People with learning disabilities who attend a day centre in Gloucestershire are celebrating after receiving a stay of execution from the local council, which agreed to pay their fees for another month after initially being told their new care contracts did not contain enough funding to attend.

The move followed the initiation of legal action by several of the families of the people affected by these plans. Eleven people with learning disabilities who attend the Dursley Training Unit (DTU) would have been unable to attend in 2012, according to the Friends of Dursley Training Unit, an organisation set up to fight the planned closure of the DTU. The organisation alleged that Gloucestershire County Council was to implement new care contracts that would have barred almost half of the attendees at the unit from going there after it re-opened in the New Year. Parents and carers of 11 DTU service users, who are resident at two supported living units in Dursley - Kelvyn House and an unnamed unit run by Affinity Trust - received notification from the operators that new contracts with the County Council will come into force on January 2, 2012, and within newly set personal budgets there was no funding to attend the centre.

Chris Pockett, spokesman for the Friends of Dursley Training Unit, said: "The decision by Gloucestershire County Council to cut funding and stop these disabled adults enjoying this much valued community-based day centre, outraged not only the families of those involved but the wider Gloucestershire community. Many of the adults have attended the DTU for in excess of 13 years, and some since the unit was first created almost 20 years ago. "Families of those involved had no choice other than to launch legal action, which they did reluctantly, but necessarily, to protect the rights of these adults, who are some of the most vulnerable and disabled in our society. The County Council will respond to the legal challenges by 18th January, but will in any case fund attendance, "without prejudice", until 31st January." The Council confirmed that it had received a letter from Friends of Dursley Training Unit and was considering the legal implications of the letter.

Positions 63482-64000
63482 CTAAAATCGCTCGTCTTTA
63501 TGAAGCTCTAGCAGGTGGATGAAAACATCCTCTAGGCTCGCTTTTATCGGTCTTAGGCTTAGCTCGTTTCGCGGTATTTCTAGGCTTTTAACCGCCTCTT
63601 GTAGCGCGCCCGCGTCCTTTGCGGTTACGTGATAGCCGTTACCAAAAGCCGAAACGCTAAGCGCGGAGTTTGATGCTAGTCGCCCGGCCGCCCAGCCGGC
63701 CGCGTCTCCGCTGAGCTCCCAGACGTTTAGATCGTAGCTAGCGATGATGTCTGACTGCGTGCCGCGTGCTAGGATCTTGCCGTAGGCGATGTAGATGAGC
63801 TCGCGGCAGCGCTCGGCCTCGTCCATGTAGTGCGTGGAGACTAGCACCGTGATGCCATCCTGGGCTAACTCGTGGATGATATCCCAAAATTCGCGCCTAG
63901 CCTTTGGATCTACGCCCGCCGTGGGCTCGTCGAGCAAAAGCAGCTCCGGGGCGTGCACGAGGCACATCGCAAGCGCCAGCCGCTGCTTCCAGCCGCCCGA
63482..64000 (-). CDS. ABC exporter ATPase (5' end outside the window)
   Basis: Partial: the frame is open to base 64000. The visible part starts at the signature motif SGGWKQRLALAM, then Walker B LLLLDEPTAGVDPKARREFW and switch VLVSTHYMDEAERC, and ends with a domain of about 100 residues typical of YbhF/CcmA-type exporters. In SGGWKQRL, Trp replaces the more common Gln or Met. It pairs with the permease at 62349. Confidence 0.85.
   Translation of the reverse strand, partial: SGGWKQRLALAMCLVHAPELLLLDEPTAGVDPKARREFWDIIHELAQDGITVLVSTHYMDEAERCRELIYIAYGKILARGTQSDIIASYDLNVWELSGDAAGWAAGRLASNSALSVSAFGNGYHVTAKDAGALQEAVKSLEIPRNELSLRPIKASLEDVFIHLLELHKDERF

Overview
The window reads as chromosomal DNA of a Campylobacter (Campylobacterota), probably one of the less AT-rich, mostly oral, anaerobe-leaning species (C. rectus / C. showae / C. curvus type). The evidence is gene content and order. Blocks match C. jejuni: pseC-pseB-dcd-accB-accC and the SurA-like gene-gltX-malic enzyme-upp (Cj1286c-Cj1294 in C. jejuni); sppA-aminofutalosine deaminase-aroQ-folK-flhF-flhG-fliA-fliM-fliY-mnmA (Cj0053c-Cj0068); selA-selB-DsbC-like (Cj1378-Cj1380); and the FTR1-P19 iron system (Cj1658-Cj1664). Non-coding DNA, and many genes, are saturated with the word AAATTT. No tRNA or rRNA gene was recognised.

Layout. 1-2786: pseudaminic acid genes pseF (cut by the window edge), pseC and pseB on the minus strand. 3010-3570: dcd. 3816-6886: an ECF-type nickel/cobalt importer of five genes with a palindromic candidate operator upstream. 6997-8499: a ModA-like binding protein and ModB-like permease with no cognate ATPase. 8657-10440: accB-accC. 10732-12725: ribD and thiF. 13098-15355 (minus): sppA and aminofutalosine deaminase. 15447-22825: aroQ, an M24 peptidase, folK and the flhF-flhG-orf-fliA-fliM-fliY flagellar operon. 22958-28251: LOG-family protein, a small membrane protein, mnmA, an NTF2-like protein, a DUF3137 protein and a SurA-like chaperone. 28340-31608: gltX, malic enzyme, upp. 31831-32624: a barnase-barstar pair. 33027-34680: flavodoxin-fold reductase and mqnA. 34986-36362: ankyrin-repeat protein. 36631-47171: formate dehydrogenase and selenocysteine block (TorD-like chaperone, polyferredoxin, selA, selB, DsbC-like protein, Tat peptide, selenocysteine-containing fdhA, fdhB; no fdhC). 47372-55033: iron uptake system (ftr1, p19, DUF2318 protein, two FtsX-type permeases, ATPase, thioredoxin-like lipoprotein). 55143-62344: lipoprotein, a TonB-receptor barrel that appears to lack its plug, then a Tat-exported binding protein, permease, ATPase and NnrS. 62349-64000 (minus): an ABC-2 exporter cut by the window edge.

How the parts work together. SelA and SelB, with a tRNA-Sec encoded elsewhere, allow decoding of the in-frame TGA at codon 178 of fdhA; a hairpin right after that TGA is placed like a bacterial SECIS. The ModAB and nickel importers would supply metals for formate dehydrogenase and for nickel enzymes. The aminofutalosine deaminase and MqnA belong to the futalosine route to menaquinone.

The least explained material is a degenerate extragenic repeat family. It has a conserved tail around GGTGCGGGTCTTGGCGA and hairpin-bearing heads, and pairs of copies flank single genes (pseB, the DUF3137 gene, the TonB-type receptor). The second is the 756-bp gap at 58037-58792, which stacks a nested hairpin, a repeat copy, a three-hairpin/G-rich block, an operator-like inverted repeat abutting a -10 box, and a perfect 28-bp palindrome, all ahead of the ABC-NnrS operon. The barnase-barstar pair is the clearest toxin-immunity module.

In a separate, earlier statement, Margaret Willcox, operations director: adults, at Gloucestershire County Council, countered the Friends of Dursley Training Unit's claims: "I would like to make it clear that Gloucestershire County Council is not stopping anyone from going to Dursley Training Unit," she said. "This letter has come from the providers of supported living, not from Gloucestershire County Council. "From January, we will pay providers to provide supported living to these users and this includes daytime activities. This isn't an issue specific to users of Dursley Training Unit, it affects everyone in supported living across the whole county. We understand that this letter has caused distress but we expected that both Kelvyn House and Affinity homes would have involved families in the consultation on this issue."

Meanwhile, the DTU is still under threat of closure. The Council has delayed its decision over whether to close it until spring 2012, so that it can be considered as part of the whole budget setting process for 2012/13, according to Tina Reid, Gloucestershire County Council's head of care provision. Pockett believes that, with further staffing changes, the council will only save £30,000 per annum by closing the DTU "giving no justification for closure."